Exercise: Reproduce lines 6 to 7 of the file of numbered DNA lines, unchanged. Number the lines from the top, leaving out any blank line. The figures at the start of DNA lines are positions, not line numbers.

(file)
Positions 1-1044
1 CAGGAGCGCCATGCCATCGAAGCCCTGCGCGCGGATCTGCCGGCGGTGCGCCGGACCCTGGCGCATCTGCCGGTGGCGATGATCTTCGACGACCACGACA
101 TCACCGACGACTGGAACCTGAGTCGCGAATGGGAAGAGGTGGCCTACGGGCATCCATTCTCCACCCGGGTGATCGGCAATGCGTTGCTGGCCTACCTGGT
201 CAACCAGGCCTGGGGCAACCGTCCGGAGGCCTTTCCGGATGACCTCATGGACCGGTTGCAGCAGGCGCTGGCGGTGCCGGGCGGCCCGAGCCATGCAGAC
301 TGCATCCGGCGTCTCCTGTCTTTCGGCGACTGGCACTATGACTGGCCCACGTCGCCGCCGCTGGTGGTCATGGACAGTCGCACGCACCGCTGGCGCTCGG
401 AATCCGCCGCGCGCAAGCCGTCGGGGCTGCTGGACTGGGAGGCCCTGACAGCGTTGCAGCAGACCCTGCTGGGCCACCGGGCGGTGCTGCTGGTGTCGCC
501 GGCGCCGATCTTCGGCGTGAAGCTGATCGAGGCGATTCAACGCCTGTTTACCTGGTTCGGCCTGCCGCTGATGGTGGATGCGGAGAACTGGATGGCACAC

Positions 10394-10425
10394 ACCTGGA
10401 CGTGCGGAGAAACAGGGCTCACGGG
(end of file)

401 AATCCGCCGCGCGCAAGCCGTCGGGGCTGCTGGACTGGGAGGCCCTGACAGCGTTGCAGCAGACCCTGCTGGGCCACCGGGCGGTGCTGCTGGTGTCGCC
501 GGCGCCGATCTTCGGCGTGAAGCTGATCGAGGCGATTCAACGCCTGTTTACCTGGTTCGGCCTGCCGCTGATGGTGGATGCGGAGAACTGGATGGCACAC